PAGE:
“J’m a stranger here, myself, lady. I just got the job
this morning!"
George EueriMin
"Backwash t An agitation roaulting: from some action or occurrence.”—Webster
An Editorial ... It is not the
purpose of Backwash to editorial
ize wherein alleged ills of the
corps are concerned, but one thing
there is which deserves editorial
izing here and
elsewhere, too . . .
In the past two
years— and per
haps earlier—’
much has been
made of the fact
that too many of
the famed Aggie
traditions are be
coming history.
That may be true,
and it may not
be, but one thing
is evident—that the most valuable
of A. & M.’s traditions is fast be
ing gigged to death; the one tra
dition which for years has set
A. & M. above most of the nation’s
other colleges and universities.
Meaning the Aggie custom of
speaking to cadets and visitors
here on the campus and, more
particularly, the tradition which
dictates that freshmen introduce
themselves to other members of
their class and upperclassmen.
Each of the past few years has
seen this custom become less of
a practice, and unless something
is done to get this upset wagon
back on. the track again—and
quickly—you can look for the
corps to lose much of its prestige
. . . “What to do” is a fair ques
tion, and the answer lies squarely
with the cadet corps. This year’s
freshmen are almost sophomores,
but it’s still not too late for the
underclassmen to do their part and
be freshmen in the truest sense
of the world. Not all freshmen,
of course, are concerned. Many
of them adhere to the custom
all the way . . . But now, more
than ever, does the cadet corps
need to maintain this most valu
able of the its trade marks. Let’s
call an all-out attack on the thing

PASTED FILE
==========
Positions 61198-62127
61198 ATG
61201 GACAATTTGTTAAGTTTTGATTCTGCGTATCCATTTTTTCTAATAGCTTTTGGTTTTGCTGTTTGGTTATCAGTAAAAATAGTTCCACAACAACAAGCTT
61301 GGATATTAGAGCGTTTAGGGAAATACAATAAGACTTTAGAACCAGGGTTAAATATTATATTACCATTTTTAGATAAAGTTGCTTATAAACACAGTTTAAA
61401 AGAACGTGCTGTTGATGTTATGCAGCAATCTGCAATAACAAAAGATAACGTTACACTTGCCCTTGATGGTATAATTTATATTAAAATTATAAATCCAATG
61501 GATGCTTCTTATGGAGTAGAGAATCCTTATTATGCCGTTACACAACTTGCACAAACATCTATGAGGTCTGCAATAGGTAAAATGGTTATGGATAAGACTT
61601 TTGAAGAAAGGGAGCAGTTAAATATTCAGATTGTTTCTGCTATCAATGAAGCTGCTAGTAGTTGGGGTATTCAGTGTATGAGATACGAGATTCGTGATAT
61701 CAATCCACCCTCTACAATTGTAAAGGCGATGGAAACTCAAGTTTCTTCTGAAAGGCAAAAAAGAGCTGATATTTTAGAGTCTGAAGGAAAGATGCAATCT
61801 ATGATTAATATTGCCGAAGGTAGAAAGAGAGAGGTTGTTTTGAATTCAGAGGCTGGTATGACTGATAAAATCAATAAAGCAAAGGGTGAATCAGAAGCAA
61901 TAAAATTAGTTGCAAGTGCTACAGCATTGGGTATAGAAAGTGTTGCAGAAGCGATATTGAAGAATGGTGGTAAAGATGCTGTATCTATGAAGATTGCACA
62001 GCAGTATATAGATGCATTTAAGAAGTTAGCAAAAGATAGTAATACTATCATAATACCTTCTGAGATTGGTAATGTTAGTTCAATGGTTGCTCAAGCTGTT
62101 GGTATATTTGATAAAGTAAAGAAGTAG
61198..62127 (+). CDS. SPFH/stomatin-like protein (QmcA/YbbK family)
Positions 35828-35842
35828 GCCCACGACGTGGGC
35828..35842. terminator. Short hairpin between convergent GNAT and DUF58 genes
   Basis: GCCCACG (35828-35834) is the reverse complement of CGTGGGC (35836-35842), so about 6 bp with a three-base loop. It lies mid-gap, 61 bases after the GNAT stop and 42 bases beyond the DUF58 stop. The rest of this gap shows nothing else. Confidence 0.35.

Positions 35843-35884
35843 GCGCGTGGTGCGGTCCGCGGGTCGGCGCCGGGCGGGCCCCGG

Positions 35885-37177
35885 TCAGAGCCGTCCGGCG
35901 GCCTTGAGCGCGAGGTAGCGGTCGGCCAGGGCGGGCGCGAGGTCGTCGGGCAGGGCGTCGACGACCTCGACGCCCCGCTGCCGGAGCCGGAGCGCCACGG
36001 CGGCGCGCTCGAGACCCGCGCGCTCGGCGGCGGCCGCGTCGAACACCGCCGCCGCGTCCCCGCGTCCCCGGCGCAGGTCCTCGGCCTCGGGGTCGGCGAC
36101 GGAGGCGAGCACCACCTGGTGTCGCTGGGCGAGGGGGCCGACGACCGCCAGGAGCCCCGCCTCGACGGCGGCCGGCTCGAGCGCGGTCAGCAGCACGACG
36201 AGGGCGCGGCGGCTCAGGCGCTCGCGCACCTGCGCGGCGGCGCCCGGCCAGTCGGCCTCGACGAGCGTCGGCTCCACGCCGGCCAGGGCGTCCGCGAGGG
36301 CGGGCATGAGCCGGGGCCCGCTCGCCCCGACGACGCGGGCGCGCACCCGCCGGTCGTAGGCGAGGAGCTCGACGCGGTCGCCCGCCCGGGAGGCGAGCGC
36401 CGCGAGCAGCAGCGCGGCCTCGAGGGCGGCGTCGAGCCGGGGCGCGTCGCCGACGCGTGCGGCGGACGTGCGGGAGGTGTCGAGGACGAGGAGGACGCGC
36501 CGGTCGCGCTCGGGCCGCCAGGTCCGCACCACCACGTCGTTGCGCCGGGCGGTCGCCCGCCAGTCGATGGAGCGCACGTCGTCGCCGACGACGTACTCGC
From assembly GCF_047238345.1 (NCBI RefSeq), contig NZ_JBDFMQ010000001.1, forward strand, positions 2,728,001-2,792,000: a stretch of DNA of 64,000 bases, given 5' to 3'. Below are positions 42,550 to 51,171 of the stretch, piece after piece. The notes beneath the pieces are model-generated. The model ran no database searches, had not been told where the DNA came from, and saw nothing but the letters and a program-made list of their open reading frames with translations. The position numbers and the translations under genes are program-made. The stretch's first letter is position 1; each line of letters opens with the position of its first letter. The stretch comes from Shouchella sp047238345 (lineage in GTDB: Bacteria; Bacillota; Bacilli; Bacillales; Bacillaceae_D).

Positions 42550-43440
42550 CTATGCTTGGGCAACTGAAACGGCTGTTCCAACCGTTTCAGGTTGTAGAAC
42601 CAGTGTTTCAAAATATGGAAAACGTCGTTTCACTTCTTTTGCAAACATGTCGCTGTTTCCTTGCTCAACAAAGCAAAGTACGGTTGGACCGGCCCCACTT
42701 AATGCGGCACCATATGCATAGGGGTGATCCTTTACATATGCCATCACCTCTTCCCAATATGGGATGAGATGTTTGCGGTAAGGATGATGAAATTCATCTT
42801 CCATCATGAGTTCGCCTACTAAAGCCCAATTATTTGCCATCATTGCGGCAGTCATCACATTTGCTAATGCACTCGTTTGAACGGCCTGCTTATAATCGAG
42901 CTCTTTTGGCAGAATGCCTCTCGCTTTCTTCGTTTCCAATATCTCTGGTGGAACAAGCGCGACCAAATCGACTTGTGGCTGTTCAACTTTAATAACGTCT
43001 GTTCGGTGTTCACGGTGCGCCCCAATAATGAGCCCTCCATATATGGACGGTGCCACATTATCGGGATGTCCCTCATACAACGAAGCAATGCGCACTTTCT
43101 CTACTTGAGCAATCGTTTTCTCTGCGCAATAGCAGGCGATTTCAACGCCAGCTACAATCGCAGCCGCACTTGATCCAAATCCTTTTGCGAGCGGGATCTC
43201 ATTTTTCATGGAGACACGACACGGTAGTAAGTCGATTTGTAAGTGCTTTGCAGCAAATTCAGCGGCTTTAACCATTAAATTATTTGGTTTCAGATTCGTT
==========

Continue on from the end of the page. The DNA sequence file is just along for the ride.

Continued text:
and improve the situation before
it’s too late. The cadet corps alone
stands to gain in this connection.
If all four classes—led by the
juniors and seniors—will work
hand and glove on this, an about-
face can be made in a hurry. This
is important . . . More than that,
it’s ‘Aggie!’
B’way at A. & M.
Guided by Ben Elliott and Wal
ter Sullivan of the Student Engi
neering Council, the musical
comedy review Saturday night
(first announced in Backwash
two weeks ago) will be a top
flight entertainment event and
will mark the beginning of an
other annual function at A. & M.
If you think the function doesn’t
have a punch, here’s a few of the
headline events.
Engineering Dean Gibb Gilchrist
will play his guitar on Guion
Hall’s stage; Wm. (Jug) Newton
will do a mock strip-tease as the
show’s prima ballerina; C. J.
(Foots) Bland and Edward R.
(Buddy) Cadena will gag a comedy
dance, and Joe Bourn will do the
best of his mirth-control stunts
—a take-off on F.D.R.
Buddy Cadena, incidentally, is
24 caret and all-American where
dancers are concerned. Formally a
professional tap dancer, he earned
part of his college expenses dur
ing his freshman and sophomore
years teaching the art.
A unique and unprecedented
climax to the twelfth annual Engi
neers’ Day, watch for the musical
review to be an okeh event all the
• • •
Aggie Miniature
Monday noon a plea was made
in the mess halls via the public
address systems for cadet blood
Twenty-five Aggies were asked
to report at the College Hospital
immediately after dinner. An
emergency, call, the blood was need
ed for Winston L. Irwin, Houston
Cavalryman whose blood falls in
the type four class.
The. call was made at 12:32.
By one o’clock more than 250
Aggies had reported to the hospital
to help a cadet in heed. Many
more went to the hospital but
didn’t report because the line was
so long.
A similar case occurred last
year and received the same re
A case like that is a valid and
tangible evidence of the thing call